vermorel Nov 09, 2022 | flag | on: Prioritized Ordering [video]

A couple of relevant links:

In most of Western Europe, my (tough) take is that, career-wise, those certifications are worth the paper they are printed on. The vast majority of the supply chain executives that I know have no certification.

More specifically, the example exam questions are ludicrous, see

MCQ (Multiple Choice Questions) is the exact opposite of the sort of problems faced by supply chain practitioners. MCQs emphasize super-shallow understanding of vast array of the keywords. Worse, it treats those keywords (eg data mining, integer programming) as if they were encompassing any kind of cohesive body of work (or tech). This is wrong, plain wrong.

vermorel Oct 25, 2022 | flag | on: Supply Chains are Healing

Minor: Edited the title to avoid the question mark. I am trying to reserve the question titles to actual questions addressed to the community.

Also, discussed at (1 comment)

Light retrospective on the evolution of Amazon automated decision-making tech for supply chain. Interesting nugget, Amazon appears to be still using their multi-horizon quantile recurrent forecaster (1) as it appears to have taken several years to cover the full scope (which is not unreasonable considering the scale of Amazon).

(1) A multi-horizon quantile recurrent forecaster
By Ruofeng Wen, Kari Torkkola, Balakrishnan (Murali) Narayanaswamy, Dhruv Madeka, 2017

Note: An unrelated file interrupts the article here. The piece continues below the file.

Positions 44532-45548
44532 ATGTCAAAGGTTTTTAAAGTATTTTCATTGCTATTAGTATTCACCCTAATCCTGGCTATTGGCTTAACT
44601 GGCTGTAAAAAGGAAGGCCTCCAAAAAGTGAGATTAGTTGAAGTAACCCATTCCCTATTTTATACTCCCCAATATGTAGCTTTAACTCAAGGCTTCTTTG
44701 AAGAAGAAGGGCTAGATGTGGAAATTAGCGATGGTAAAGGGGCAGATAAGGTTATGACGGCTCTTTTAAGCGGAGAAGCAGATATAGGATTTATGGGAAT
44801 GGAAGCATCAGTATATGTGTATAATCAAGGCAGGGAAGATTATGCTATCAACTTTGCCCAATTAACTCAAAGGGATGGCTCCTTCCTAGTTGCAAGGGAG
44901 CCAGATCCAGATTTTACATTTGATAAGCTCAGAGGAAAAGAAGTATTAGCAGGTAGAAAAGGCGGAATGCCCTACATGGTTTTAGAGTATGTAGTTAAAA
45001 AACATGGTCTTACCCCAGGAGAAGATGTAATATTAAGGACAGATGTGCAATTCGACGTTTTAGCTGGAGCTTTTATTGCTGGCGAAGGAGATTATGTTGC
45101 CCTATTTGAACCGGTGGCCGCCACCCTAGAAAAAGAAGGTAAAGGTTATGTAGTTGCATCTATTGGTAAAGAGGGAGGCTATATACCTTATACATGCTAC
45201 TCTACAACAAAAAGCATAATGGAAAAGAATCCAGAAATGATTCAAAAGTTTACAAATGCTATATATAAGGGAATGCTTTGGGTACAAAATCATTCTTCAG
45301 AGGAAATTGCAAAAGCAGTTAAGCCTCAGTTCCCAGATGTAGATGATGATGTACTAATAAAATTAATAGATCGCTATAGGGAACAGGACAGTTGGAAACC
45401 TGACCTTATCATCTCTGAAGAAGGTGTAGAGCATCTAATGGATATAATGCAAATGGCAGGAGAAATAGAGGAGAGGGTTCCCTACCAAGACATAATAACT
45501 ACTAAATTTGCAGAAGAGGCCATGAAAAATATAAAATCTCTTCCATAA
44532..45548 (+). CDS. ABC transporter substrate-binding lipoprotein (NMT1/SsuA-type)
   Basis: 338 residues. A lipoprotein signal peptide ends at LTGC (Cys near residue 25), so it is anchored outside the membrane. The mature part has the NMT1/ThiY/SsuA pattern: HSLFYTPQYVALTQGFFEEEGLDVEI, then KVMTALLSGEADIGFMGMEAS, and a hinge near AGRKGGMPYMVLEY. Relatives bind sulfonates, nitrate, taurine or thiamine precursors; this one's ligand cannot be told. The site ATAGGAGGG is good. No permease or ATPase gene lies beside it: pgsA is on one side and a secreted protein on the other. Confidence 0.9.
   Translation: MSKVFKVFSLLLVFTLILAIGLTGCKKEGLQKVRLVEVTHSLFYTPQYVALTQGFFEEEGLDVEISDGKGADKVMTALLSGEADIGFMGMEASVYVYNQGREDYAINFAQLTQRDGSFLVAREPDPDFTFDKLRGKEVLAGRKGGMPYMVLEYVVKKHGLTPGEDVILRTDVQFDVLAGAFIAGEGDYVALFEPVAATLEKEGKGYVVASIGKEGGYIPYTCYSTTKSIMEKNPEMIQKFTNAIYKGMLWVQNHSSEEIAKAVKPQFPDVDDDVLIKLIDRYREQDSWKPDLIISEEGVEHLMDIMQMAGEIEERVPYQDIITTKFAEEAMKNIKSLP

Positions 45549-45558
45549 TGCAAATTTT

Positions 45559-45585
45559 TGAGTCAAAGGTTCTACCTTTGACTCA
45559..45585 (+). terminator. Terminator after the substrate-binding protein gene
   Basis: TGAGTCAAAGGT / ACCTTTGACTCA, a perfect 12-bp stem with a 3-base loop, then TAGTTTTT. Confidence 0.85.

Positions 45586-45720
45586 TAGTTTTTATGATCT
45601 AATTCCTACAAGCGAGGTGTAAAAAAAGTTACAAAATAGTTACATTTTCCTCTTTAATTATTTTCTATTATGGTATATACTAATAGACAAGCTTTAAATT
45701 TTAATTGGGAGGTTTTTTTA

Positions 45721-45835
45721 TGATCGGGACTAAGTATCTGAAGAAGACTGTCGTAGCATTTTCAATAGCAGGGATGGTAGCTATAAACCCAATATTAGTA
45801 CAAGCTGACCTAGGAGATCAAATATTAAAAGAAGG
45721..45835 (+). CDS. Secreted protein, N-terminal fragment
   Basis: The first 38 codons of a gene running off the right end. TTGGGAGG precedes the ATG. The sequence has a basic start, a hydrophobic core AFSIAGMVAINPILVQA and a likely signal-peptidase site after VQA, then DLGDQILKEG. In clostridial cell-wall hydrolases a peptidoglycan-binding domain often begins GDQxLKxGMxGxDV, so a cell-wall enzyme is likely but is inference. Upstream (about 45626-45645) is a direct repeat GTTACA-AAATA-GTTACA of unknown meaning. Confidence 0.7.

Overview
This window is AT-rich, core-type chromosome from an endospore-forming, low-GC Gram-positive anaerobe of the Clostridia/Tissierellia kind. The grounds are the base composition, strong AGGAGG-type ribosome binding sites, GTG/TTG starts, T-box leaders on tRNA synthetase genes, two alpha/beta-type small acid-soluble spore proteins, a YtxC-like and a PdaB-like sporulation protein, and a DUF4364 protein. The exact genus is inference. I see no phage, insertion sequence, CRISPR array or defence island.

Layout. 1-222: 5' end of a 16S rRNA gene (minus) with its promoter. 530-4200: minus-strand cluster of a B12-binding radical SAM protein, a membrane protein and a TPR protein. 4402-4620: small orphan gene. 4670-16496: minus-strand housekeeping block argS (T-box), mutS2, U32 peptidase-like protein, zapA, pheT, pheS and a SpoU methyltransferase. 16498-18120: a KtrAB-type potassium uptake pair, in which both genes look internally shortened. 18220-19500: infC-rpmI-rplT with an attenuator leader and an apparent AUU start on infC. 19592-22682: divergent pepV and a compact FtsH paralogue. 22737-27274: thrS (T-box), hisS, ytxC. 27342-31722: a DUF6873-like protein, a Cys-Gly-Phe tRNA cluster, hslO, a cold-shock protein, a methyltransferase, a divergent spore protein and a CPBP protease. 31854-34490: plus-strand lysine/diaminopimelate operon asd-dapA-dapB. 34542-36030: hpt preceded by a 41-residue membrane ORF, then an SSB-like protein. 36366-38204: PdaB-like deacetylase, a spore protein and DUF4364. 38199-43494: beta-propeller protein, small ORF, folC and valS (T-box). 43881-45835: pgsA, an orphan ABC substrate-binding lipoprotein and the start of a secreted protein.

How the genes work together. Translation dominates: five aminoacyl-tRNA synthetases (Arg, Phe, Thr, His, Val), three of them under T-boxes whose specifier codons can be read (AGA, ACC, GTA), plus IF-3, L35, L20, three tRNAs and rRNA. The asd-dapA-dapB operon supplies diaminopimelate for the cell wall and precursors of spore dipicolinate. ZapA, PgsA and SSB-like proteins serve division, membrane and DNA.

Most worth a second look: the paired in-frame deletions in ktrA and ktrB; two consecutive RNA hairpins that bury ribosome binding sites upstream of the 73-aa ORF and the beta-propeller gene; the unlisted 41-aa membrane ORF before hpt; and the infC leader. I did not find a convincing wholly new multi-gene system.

The book can be purchased from

The main message by Schuh et al. is that a collaborative relationship with suppliers can be vastly more profitable that an oppressive one solely focused on lowering the supply prices. While the idea isn't novel, most companies still favor aggressive and antagonistic procurement strategies which leave no room for more profitable collaborations to emerge.

10 years ago, Amazon was acquiring Kiva Systems for $775 million.

The quote is from The Testament of a Furniture Dealer by Ingvar Kamprad, IKEA founder. The original document can be found at:

Forecasting and S&OP initiatives almost invariably turn into bureaucratic monsters.

A team from Lokad took part in the M5 competition. The method, which landed No1 at the SKU level, has been presented at

vermorel Sep 26, 2022 | flag | on: Software to simplify the supply chain

Interesting nuggets of this interview with Ryan Petersen, CEO of Flexport:

- 20% of the Flexport workforce is software engineering. The rest is sales and account management.
- The P95 transit time is a 95% quantile estimate of the transit time; part of the core Flexport promise.

Overall, a very interesting discussion, although the simplify part really refers to the Flexport product itself.

Most supply chain initiatives fail. Dead-ends are a given, although my understand differs a little bit concerning the root causes. Among the top offenders, the lack of decision-centric methodologies and technologies ranks very high. In the 'future' section proposed by the author, I see layers of processes to generate ever more numerical artifacts (eg: Market-driven Demand, Demand Visibility, Baseline Demand and Ongoing Analysis of Market Potential, Unified Data Model Tied to a Balanced Scorecard, Procurement/Buyers Workbench).